Corvus People launches new HR for Growth Service to support the success of NI businesses
Belfast-based consultancy firm, Corvus People, has launched a new HR for Growth service aimed at helping their clients harness the power of people to drive business growth. The focus of this service, along with others offered by Corvus People, is to support businesses to recruit, develop, and retain the market’s top talent. Northern Ireland has skilled talent across various industries, but businesses are finding it hard to engage and keep their teams. Corvus People believes that now, more than ever, business leaders need to take stock of what their top talent requires to thrive.
According to recent research by the Chartered Institute of Personnel and Development (CIPD), Northern Ireland workers are least likely to say that their job offers good opportunities to develop their skills (31% v 25% UK average) or would help develop their careers (46% v UK average of 41%). Today’s talent is looking for more than just a salary, and the company’s culture is becoming increasingly important, including its approach to professional development.
Announcing the new HR for Growth service, Ian Weatherup, MD of Corvus People, said, “Our approach, since we started in 2011, has always been about people – they are the greatest asset to any business. Placing people at the centre of any business strategy is not only essential to business growth but is key to their success. Our collaborative approach with our clients means we become their people strategy partners. We work alongside them to deliver solutions across the entire employee lifecycle to support their teams and help them thrive.”
Ian added, “This is an exciting time for Corvus People as we prepare to work with businesses as they take that next big step toward growth and success.”
The new offering, HR for Growth, bolsters Corvus People’s existing solutions, which provide 360 support and integrate seamlessly into their clients’ existing processes. It costs more to recruit than retain, with some studies, such as the Society for Human Resource Management (SHRM), predicting that it costs on average 6-9 months’ salary to replace a salaried employee, which is why all Corvus People services are geared toward long-term retention.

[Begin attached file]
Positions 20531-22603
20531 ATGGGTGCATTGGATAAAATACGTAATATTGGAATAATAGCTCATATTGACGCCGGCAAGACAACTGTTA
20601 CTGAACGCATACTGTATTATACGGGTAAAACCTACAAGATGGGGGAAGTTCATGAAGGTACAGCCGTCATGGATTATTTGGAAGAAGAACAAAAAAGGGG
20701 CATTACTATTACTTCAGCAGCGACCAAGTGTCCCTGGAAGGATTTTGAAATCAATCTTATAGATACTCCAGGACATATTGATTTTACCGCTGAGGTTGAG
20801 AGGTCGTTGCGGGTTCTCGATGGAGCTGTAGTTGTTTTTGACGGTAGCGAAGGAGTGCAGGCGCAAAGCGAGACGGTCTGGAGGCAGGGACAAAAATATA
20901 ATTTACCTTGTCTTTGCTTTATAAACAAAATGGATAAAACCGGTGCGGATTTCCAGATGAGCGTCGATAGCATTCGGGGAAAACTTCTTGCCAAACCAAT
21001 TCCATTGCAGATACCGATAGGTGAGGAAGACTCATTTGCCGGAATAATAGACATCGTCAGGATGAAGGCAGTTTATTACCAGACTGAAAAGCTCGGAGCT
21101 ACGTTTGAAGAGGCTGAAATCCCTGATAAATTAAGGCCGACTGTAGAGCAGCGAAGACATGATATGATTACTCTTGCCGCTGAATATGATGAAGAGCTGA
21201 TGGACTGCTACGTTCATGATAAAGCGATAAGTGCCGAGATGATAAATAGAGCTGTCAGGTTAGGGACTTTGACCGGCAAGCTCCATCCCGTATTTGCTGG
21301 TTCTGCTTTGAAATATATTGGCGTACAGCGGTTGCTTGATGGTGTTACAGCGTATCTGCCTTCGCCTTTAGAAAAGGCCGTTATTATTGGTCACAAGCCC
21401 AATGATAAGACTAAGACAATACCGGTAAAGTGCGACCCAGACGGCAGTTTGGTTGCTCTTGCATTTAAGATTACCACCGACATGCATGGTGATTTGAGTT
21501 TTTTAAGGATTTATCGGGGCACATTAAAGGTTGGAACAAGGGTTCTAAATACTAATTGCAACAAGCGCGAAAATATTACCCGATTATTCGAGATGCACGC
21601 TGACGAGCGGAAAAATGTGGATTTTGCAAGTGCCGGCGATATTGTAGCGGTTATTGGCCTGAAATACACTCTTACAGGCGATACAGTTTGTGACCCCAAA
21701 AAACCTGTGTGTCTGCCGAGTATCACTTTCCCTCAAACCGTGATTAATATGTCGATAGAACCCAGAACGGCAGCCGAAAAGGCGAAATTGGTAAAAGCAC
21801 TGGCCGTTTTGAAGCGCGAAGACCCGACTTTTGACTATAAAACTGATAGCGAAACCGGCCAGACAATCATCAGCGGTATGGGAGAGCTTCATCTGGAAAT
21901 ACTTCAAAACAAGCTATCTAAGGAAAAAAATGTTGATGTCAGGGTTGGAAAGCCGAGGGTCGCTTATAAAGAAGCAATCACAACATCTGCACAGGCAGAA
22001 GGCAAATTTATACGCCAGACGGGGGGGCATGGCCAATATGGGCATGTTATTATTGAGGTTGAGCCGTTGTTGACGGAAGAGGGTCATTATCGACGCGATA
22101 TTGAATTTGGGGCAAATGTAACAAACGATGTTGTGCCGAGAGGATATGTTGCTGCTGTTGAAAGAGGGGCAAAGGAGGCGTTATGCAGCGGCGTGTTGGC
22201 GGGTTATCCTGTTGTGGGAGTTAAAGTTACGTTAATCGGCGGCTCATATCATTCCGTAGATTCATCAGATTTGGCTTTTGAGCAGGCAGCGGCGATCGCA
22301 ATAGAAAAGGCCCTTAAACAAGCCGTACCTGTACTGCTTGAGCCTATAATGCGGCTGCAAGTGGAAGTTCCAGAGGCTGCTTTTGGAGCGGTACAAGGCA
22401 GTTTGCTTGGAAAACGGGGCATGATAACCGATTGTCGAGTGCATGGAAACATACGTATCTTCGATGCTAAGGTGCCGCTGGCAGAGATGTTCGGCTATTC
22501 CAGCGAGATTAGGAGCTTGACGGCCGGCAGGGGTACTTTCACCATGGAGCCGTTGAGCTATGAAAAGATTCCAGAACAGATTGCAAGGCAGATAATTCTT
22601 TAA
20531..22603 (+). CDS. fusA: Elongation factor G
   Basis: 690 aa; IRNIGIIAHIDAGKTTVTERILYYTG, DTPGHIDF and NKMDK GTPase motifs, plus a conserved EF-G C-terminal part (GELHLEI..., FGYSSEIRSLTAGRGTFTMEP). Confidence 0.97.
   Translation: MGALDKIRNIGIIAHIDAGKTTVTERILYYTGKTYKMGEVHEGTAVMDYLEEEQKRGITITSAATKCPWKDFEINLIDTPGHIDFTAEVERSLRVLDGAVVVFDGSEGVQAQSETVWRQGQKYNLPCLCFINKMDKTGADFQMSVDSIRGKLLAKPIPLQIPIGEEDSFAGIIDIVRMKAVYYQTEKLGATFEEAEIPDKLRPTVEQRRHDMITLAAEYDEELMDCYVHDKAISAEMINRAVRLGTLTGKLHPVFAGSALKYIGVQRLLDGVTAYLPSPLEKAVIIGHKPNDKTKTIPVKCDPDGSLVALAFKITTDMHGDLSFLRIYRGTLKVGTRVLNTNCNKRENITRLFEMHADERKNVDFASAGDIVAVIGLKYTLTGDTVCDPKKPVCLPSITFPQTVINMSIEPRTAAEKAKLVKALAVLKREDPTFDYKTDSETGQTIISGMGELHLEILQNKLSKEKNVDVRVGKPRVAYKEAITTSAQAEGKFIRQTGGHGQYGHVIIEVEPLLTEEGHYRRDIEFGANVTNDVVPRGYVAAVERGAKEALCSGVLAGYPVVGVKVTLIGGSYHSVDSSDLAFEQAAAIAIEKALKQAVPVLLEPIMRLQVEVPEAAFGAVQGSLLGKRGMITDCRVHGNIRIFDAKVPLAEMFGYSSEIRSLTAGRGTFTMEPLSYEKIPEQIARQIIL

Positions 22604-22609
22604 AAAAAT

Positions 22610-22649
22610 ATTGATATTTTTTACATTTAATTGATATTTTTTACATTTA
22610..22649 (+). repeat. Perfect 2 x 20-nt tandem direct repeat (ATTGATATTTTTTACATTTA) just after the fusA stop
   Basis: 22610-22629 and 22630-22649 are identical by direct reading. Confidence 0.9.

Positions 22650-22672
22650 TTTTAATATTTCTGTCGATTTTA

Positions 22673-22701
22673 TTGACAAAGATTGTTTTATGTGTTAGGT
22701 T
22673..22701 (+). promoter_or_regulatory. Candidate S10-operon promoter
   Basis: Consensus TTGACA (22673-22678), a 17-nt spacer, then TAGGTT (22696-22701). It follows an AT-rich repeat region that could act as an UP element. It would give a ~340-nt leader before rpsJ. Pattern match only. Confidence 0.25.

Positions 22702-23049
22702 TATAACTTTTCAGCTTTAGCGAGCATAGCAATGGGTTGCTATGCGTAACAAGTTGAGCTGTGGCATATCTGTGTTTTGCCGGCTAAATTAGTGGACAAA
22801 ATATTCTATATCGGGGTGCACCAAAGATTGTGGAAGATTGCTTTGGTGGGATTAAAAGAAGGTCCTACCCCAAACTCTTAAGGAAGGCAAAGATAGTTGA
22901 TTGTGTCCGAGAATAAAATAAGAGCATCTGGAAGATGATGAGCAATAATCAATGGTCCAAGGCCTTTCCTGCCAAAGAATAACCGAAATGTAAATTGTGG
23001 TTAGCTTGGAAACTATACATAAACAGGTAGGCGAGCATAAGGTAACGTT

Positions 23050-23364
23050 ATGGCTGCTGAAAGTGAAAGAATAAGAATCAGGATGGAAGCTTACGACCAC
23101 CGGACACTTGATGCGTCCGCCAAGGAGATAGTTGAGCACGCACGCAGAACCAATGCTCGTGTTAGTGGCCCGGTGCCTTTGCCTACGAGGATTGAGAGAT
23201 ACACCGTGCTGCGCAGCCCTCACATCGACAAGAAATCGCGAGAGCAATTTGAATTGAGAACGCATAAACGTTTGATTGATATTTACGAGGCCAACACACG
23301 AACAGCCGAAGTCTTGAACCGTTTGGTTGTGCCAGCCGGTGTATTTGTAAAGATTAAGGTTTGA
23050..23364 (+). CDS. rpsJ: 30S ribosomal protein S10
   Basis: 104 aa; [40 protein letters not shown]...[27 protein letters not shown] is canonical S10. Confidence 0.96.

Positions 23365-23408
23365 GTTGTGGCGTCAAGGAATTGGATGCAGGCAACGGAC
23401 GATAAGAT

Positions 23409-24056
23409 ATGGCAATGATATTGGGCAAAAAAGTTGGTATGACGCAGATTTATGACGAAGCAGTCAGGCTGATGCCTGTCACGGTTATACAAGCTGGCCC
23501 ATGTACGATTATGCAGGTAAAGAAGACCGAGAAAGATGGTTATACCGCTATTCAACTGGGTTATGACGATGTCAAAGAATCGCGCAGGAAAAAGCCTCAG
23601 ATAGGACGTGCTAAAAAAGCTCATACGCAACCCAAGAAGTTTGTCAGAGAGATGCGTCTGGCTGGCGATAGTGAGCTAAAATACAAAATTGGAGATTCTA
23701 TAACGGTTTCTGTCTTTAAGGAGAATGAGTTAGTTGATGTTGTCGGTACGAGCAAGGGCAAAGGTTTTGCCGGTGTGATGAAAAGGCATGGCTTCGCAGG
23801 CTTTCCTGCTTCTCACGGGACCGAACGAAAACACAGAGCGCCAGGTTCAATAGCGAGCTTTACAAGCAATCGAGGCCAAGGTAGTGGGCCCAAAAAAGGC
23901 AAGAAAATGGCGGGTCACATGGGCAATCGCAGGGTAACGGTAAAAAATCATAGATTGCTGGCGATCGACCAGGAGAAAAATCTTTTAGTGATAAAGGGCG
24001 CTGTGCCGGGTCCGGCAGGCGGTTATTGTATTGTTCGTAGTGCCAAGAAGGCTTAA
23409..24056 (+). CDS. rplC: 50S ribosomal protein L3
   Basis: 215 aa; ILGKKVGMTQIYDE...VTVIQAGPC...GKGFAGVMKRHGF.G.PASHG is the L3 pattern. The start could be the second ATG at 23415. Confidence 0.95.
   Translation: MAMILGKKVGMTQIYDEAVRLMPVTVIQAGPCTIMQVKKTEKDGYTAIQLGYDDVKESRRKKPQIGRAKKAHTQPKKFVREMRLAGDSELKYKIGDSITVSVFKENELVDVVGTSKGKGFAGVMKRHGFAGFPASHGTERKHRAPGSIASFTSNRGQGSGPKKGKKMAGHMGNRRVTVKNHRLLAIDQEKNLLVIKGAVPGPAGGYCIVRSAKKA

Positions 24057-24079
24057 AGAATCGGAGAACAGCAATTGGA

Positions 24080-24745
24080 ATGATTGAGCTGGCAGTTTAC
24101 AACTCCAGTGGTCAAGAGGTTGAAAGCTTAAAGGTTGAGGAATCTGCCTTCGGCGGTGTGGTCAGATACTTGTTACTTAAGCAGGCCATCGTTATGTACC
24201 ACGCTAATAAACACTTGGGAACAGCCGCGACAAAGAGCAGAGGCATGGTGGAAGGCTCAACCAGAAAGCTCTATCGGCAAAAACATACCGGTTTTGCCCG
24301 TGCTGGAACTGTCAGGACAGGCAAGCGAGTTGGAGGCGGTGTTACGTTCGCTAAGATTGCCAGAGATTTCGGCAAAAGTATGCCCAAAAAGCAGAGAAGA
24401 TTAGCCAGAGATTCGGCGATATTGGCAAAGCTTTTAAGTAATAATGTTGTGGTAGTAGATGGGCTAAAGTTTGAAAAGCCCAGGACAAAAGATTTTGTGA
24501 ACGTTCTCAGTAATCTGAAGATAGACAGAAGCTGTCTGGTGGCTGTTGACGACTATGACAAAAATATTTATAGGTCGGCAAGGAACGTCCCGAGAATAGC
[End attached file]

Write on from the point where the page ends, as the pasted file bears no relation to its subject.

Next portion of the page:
Corvus Assured, the Executive Search methodology launched at the beginning of the pandemic, uses market-leading behavioural analysis tools to assess cultural fit as well as the skills match. This service creates long-lasting retention, with 97% of candidates still in position after 12 months and is already achieving notable success for a range of Northern Ireland and international clients.
Corvus People has built its reputation on helping businesses to manage change, reduce risk and improve their people strategies, and this new offering is no different.
Corvus People has extensive experience in working with clients across a range of industries, including manufacturing, technology, construction, and financial services. The company is committed to helping businesses of all sizes to develop and grow, and the HR for Growth service is just one example of this.
Businesses looking to improve their people strategies and drive growth can benefit from Corvus People’s solutions. The service offering provides a comprehensive range of solutions to support businesses in recruiting, developing, and retaining top talent. With one of Northern Ireland’s most experienced team of consultants and a focus on long-term retention, Corvus People is the perfect partner for any business looking to take that next big step towards success.
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What is ChatGPT and how will it change recruitment?
On 1st December 2022, OpenAI (co-founded by Elon Musk and backed by Microsoft) launched ChatGPT, a general-purpose chatbot that creates AI-generated content in a human-like response.
It brings AI to the masses as it offers non-technical people direct access to AI as you simply type your question, and it will reply to you in a few seconds. This is the major step forward – predecessors didn’t have a user-friendly interface which makes it accessible to virtually anyone. Unlike previous AI, ChatGPT will admit to its mistakes, understand context, ask follow-up questions, and correct your false assumptions.
There are endless potential applications – students writing end-of-term papers and assignments (it has already been banned by the NY City Department of Education), poetry, emails, answering philosophical questions and even writing limericks.